Spongy moth caterpillars in a window box last week in Warner. (Dana Wormald | New Hampshire Bulletin)
Eating everything it can find, the spongy moth caterpillar – formerly known as the gypsy moth caterpillar – may not notice the defoliation it’s causing. But state officials and researchers do and are preparing to track the caterpillars’ population boom across several counties this spring.
The spongy month caterpillars, an invasive species, cause the large-scale loss of leaves, which can eventually cause the death of several types of trees, including oaks, apples, birches, poplars, and willows. (In 2021, the Entomological Society of America renamed the species due to the word gypsy being seen as an offensive term by the Romani people.)
The New Hampshire Division of Forests and Lands has done an annual survey for the past 75 years on the impacts of the spongy moth caterpillar in the state. This year’s survey is planned for late June or early July, when the caterpillars are at their largest size of 1.5 inches and have essentially finished eating.
“We’ve had pretty steady defoliation that just went away and then just last year for the first time in a long time popped up again,” said Kyle Lombard, forest health specialist with the Division of Forests and Lands.
Lombard said last year’s increase in spongy moth caterpillars was driven by the decline of a fungus called Entomophaga maimaiga, which was brought to the state 100 years ago specifically to control the moth population. The fungus has been affected in recent years by rising temperatures, but Lombard hopes the wet spring will help revitalize the fungus and limit the moth population this year and next. The moth population rises and falls every 10 to 15 years in a cyclical pattern.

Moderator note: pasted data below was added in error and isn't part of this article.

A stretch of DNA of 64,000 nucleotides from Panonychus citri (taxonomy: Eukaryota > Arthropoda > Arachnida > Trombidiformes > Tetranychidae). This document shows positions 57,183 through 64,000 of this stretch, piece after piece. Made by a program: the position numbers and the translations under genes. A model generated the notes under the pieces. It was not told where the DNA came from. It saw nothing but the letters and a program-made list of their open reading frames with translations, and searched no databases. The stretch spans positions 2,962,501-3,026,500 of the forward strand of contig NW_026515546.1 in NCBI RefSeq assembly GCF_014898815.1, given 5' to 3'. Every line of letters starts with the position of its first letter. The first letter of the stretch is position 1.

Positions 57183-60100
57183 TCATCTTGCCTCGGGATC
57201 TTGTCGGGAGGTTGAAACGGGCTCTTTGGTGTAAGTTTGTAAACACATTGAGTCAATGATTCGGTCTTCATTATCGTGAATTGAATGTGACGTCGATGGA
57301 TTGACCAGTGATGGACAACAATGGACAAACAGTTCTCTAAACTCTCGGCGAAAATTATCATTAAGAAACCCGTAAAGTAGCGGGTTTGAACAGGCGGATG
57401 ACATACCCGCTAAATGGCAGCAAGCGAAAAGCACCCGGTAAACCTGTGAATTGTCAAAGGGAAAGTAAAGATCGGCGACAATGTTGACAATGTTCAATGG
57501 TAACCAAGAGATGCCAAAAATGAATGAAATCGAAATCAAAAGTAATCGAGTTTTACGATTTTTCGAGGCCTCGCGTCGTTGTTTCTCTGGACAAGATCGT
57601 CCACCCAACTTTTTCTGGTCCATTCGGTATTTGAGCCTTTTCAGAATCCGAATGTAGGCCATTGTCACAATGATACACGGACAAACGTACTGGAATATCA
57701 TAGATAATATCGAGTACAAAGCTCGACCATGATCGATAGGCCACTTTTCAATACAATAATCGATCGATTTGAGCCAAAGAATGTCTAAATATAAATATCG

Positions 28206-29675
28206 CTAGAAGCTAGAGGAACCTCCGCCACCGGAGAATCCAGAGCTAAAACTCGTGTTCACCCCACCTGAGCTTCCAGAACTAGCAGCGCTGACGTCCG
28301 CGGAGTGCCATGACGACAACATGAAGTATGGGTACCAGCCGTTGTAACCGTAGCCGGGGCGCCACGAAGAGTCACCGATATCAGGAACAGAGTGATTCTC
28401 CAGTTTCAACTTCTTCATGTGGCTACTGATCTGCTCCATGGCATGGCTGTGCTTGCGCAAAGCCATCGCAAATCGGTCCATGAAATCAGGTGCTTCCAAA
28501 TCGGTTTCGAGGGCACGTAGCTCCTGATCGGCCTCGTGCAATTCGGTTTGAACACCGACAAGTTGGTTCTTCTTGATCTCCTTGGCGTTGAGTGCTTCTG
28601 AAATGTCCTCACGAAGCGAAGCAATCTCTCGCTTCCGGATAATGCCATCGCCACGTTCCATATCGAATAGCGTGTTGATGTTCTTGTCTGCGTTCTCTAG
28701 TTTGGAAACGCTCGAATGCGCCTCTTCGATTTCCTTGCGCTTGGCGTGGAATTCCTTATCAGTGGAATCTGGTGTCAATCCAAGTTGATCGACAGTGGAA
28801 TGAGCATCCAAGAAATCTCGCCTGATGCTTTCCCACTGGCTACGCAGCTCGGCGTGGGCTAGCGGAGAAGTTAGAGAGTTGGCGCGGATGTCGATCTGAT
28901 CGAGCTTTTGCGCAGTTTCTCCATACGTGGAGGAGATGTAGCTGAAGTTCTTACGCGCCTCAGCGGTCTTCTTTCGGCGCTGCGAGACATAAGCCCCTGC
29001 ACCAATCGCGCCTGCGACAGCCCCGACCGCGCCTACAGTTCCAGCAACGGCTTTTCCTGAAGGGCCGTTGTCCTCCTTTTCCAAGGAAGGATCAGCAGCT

Rachel Maccini, a University of New Hampshire entomologist who runs the university’s Pesticide Safety Education Program, has been hearing about spongy moth caterpillars invading several counties, including Merrimack and Hillsborough. The Seacoast region was hit hardest last year.
While pesticides have been used to cull the caterpillars’ population, Maccini advises against that practice unless a tree has particular sentimental value – and then the only pesticide that should be used is Bacillus thuringiensis subspecies kurstaki, which harms only the caterpillars. Their eggs can also be destroyed by scraping them off plants and leaving them in a bucket of soapy water, according to the New York Department of Conservation; they can also simply be hosed off houses and decks.
After eating the leaves of trees they favor, the caterpillars move on to eat a variety of available leaves from numerous types of plants, according to a University of New Hampshire fact sheet. The fact sheet advises against removing a plant defoliated over the summer unless it fails to leaf out the following spring. A tree is unlikely to die if it hasn’t been defoliated over multiple years. The public can report sightings of the spongy moth caterpillar through a UNH website, NH Bugs.
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